May plays down UK-US trade war over Bombardier tariffs

The Prime Minister began her working life at the Bank in 1977.
The Prime Minister began her working life at the Bank in 1977.

Talk of a trade war between the UK and US stemming from an American ruling to impose huge tariffs on aircraft partially built in Northern Ireland has been down-played by Theresa May.

However, in remarks that could be seen as a veiled rebuke of the US stance, the Prime Minister warned of ‘creeping protectionism’ around the world.

Mrs May side-stepped directly answering a question about the prospects of Britain engaging in a tit-for-tat trade war with the US, saying: “On the wider issue, I think that there is a real challenge for us globally today because I think there are aspects of protectionism creeping in around the world.

“I want the UK to be a global champion of free trade because I think those of us who believe in free trade need to stand up and not just explain its wider benefits, but help to explain its benefits to individuals.”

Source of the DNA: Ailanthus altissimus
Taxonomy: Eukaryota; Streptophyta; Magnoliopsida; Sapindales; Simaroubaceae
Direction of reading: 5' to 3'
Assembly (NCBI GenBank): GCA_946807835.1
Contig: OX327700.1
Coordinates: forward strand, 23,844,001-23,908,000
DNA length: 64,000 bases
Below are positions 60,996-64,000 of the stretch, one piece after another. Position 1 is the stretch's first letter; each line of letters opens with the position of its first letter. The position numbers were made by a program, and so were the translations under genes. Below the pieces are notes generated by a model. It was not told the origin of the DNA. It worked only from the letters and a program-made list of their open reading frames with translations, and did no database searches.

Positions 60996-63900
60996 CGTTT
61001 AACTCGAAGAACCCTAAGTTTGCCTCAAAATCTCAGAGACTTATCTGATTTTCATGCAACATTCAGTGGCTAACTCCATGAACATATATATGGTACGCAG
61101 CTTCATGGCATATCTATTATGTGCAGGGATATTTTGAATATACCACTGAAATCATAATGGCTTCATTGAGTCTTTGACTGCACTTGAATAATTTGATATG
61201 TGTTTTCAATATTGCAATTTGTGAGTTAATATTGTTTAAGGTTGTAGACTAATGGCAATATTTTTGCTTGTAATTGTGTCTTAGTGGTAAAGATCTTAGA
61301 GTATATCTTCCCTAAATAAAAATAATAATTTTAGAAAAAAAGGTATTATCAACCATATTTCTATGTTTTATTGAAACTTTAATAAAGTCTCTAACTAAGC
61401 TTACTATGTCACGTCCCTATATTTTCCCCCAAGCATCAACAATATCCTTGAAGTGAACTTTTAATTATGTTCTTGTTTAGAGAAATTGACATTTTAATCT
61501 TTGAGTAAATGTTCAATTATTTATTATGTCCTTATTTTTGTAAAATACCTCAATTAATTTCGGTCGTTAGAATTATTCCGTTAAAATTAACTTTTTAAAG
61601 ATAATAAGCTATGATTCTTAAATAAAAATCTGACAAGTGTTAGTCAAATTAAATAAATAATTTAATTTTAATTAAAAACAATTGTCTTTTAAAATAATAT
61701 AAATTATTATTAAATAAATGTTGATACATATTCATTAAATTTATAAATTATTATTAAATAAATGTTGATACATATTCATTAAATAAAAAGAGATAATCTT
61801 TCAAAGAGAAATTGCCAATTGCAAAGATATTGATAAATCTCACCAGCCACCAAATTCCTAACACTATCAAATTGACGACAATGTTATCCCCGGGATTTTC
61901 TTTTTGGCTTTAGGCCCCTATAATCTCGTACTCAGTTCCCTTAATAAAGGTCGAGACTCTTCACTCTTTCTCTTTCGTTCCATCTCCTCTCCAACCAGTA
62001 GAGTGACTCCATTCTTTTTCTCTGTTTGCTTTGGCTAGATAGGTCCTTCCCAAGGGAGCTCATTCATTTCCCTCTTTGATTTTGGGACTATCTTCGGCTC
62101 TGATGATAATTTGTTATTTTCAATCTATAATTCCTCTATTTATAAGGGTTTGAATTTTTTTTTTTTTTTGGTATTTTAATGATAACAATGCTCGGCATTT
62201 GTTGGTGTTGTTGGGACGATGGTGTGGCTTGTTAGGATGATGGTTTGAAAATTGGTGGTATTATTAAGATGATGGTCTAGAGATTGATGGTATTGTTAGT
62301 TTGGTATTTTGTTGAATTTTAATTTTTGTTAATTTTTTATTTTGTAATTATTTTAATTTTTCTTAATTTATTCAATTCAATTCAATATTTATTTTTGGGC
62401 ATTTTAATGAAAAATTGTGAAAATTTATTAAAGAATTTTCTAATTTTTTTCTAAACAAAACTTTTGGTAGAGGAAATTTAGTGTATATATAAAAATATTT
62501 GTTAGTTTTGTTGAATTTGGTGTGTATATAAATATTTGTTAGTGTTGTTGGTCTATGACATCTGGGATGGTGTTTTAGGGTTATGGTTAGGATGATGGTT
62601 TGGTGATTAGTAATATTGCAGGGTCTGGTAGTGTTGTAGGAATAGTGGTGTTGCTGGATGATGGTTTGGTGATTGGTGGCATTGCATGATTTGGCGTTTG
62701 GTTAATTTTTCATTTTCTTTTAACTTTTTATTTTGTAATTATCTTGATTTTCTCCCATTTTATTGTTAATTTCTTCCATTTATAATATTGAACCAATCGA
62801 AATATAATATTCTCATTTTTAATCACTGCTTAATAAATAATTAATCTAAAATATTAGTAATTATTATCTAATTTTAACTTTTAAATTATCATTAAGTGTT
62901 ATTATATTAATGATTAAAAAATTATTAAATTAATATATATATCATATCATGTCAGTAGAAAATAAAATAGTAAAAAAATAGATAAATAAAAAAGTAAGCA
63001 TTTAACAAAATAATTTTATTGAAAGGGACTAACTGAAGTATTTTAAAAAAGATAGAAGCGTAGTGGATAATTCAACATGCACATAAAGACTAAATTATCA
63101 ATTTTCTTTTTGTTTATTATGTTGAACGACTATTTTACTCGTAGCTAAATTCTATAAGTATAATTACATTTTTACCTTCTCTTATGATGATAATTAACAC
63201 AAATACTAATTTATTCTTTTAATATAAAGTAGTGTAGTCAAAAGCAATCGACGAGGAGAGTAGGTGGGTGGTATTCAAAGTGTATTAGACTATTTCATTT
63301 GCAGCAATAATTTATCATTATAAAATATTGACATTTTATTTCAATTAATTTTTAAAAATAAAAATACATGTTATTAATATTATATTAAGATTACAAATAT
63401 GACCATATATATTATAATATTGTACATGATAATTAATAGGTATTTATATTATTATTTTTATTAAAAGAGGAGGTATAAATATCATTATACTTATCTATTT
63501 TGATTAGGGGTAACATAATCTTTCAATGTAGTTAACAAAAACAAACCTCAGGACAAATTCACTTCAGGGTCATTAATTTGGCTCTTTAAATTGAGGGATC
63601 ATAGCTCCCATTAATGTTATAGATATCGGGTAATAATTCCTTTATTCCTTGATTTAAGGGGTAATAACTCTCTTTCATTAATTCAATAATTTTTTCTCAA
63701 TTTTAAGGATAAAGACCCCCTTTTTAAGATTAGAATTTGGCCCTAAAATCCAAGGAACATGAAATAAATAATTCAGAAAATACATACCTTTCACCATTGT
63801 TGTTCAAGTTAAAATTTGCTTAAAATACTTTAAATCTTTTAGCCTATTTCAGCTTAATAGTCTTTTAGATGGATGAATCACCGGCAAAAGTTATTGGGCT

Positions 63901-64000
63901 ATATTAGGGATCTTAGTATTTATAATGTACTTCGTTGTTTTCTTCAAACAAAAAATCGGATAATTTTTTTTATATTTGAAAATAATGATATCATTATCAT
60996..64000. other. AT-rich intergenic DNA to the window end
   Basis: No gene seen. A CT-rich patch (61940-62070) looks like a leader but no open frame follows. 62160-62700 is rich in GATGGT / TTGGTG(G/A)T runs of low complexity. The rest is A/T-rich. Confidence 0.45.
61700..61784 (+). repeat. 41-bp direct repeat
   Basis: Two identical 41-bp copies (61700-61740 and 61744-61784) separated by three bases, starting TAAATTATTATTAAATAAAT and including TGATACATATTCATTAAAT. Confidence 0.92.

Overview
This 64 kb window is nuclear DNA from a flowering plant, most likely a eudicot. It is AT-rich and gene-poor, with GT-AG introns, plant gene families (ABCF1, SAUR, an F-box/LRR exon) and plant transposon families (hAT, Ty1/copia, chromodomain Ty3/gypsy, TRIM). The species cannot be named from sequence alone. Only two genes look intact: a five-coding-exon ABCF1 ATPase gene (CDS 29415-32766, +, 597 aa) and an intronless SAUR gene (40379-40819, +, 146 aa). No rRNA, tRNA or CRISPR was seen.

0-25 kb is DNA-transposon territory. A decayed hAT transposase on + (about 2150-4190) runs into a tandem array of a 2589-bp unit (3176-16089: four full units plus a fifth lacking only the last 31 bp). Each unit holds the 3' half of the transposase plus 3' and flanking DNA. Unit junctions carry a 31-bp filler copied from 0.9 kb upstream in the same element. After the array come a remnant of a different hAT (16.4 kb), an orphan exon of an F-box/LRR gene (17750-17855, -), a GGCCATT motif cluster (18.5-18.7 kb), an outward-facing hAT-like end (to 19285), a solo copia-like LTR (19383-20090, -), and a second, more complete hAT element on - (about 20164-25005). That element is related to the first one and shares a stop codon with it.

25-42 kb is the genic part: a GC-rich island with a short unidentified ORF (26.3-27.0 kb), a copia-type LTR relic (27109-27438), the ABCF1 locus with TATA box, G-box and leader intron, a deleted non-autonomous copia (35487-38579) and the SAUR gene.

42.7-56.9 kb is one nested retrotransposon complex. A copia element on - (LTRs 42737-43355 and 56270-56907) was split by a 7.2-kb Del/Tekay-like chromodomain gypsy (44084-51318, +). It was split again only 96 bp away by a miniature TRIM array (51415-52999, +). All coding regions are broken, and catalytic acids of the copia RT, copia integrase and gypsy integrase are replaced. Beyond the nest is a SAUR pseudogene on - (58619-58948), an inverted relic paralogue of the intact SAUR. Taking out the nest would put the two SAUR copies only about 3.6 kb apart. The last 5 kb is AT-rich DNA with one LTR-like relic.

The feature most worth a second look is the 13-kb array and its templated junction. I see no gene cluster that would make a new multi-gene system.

Speaking at a conference to mark 20 years since the Bank of England was granted operational independence, the PM repeated her criticism of US aerospace giant Boeing after the company complained to US authorities over state subsides paid to Canadian manufacturer Bombardier by the UK and Canada.

Its petition resulted in a ruling by the US Department of Commerce that could potentially have a devastating impact on Bombardier’s 4,200 workforce in Northern Ireland and thousands more in the 800-plus UK and Irish companies involved in its supply chain.

The department has proposed a 220% tariff on the imported sale of Bombardier’s new C-Series jets into the US - an aircraft whose wings are made in Belfast.

Mrs May said Boeing’s stance ‘undermined’ its long term partnership with the Government.